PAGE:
Researchers tap problematic e-waste surplus to recover high-quality polymers
Mixed-plastic electronics waste could be a valuable source of reusable polymers, a new study led by Illinois Sustainability Technology Center scientists suggests. The team has developed the first energy-efficient and environmentally friendly process that separates mixed polymers so that they can be recycled into new, high-quality plastic products.
E-waste from refrigerators, televisions, computers, monitors, mobile phones and video game consoles is an ever-increasing burden to landfills and the recycling industry. While parts of these materials are readily recyclable - glass and metals - the remaining plastics are a challenge because of their complex mixed-polymer composition.
"Items like water bottles and milk jugs can be recycled easily because they are made from single polymers," said ISTC researcher and study co-author B.K. Sharma. "Other plastic items, like cellphone cases, for example, are made of more complex polymer blends. They pile up at recycling centers and eventually end up being incinerated or sent to landfills because there are no safe or efficient means of recycling them."
The team's findings, published in the journal ACS Sustainable Chemistry & Engineering, are the first to demonstrate a nontoxic, nondestructive and energy-efficient chemical solvent process to recover polymers from these more complex plastic blends.
"The process used to dissolve industrial polymers is not all that different than making hard candies," said ISTC research engineer and co-author Sriraam Chandrasekaran. "With candy, you dissolve sugar grains in water, allow the liquid to become saturated with sugar, evaporate the water and recover the polymer, which in this case is the candy. In our lab, we use plastic polymers instead of sugar and the solvent we use is stronger than water."
The most efficient solvent methods in use today involve a chemical called DCM, which releases carcinogenic vapors into the air at near-room-temperature conditions. These vapors contaminate the workspace and introduce the potential for release into the atmosphere, the researchers said.
One particularly efficient feature of the new process is the ability to condense the evaporated solvent for reuse again and again. "The objective of studies like these is not only to find ways to recycle this abundant mixed-plastic waste, but to do so efficiently in an environmentally benign way," Sharma said.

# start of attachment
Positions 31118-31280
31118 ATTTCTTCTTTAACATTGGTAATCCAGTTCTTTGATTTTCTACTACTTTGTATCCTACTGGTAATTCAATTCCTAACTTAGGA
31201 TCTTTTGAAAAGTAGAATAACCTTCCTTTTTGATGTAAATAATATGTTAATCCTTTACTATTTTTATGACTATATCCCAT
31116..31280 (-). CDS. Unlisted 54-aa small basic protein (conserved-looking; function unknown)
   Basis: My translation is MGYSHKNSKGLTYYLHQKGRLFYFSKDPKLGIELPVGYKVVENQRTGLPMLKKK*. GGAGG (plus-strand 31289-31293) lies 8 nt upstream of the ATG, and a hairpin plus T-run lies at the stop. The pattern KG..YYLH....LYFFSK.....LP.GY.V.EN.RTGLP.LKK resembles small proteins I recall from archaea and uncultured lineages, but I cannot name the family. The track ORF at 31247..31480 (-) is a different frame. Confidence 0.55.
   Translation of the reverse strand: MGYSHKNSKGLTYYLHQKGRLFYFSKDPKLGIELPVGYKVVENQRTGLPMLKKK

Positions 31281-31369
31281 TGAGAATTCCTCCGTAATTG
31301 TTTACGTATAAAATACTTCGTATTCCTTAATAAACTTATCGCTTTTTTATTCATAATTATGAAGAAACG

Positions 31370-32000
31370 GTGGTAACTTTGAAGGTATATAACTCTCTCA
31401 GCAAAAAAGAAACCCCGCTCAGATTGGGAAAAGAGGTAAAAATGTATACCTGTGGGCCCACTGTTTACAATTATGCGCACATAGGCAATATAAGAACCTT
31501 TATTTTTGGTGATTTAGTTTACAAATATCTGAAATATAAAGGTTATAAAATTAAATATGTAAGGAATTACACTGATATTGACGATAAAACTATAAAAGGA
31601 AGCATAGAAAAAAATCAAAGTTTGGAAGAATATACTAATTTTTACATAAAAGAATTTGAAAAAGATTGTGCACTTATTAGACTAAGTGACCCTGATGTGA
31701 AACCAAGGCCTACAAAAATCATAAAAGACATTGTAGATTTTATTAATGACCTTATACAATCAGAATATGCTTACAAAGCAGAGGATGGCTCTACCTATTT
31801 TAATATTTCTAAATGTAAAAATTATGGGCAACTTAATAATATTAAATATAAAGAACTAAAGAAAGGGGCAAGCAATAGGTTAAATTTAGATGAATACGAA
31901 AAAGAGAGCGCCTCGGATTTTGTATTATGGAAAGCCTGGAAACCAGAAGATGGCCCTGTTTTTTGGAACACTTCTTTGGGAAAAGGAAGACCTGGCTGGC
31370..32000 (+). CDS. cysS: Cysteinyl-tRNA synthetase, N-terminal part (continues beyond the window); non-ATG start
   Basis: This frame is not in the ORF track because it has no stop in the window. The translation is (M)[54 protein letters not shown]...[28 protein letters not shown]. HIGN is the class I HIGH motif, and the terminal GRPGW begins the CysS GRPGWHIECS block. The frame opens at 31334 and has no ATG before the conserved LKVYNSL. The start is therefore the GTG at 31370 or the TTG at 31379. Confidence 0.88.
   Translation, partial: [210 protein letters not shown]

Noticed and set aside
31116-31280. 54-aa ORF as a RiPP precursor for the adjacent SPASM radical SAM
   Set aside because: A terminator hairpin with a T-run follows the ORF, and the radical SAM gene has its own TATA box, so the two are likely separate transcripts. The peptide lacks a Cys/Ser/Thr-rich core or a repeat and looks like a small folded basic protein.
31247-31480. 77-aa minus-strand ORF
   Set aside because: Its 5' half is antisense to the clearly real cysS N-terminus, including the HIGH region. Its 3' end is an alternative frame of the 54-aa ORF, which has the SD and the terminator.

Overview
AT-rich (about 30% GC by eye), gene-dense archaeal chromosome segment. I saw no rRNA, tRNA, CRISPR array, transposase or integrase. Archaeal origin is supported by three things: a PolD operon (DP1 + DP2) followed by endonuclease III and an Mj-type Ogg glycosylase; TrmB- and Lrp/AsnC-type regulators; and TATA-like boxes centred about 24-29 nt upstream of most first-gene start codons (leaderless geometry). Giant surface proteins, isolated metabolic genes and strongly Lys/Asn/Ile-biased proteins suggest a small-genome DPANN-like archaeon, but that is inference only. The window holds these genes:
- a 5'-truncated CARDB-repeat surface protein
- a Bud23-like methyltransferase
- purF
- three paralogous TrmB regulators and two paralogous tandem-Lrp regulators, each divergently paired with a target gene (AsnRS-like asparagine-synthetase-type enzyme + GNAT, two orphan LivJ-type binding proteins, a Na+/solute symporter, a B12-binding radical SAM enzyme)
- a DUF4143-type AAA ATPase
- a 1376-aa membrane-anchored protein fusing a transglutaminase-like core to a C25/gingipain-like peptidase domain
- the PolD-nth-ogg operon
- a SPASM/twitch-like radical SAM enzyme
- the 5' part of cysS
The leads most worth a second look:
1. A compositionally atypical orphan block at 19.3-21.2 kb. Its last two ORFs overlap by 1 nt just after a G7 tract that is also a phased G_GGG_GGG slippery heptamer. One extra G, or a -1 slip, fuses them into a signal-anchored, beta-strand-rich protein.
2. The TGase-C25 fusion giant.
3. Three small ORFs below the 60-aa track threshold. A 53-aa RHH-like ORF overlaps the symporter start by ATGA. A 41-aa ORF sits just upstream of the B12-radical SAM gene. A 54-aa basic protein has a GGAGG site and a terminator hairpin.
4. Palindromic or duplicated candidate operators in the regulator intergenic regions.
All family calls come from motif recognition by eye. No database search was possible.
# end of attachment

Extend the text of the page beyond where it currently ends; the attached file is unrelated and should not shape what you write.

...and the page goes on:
The savings don't end there, the researchers said.
The process leaves behind some residual polymer waste. However, the researchers can convert those remnants into usable fuel oil by a thermochemical process called pyrolysis, further diverting these plastics from landfills.
"Ideally, we would like to chop that step off and have the solvent process end in a complete recycle," Chandrasekaran said.
The team has successfully demonstrated this new solvent process with small quantities at the lab scale, and it has produced polymers with comparable quality to their virgin-material counterparts.
"The next steps will be to run the recycled polymers through a manufacturing process and test for quality," Sharma said. "If successful, we can then begin a pilot-scale project."
The objective of the current study was to investigate environmentally sustainable and energy efficient processes to recover value added material and energy from e-waste as a means to divert these nondegradable materials from landfills. We studied two different types of plastics (1) simple mixtures like polycarbonate/polyamide (PC/PA)) found in cell phone plastics for solvent extraction and (2) complex mixtures like PC/PA/acrylonitrile butadiene styrene (ABS)/poly methyl methacrylate (PMMA) found in many other e-waste streams for pyrolysis. Solvent extraction using N-methyl-2-pyrrolidone (NMP) was performed as an alternate to using dichloromethane (DCM) for selective dissolution and recovery of PC from simple mixtures of cell phone plastic (CPP) to avoid the use of chlorinated compounds. Using distillation a recovery of 89% and 87% pure PC was observed for NMP and DCM, respectively. Relatively close to the first run, the recycled NMP also recovered 87% of pure PC. However, in order to reduce energy consumption in the NMP solvent recovery step a nonsolvent approach using methanol precipitation was demonstrated as an alternate route. Energy consumption through methanol distillation (343.3 kJ kg–1) was significantly lower than that of NMP (413.2 kJ kg–1). For other e-waste plastic mixtures like PC/PA/ABS/PMMA, a pyrolysis approach was demonstrated for waste reduction to 57% potentially decomposable solid residue, while generating pyrolysis oil. The results obtained in this work contribute to the development of a commercial and sustainable process to recycle e-waste plastics effectively. The development of these effective recycling practices helps to reduce prevailing e-waste plastic related environmental pollution.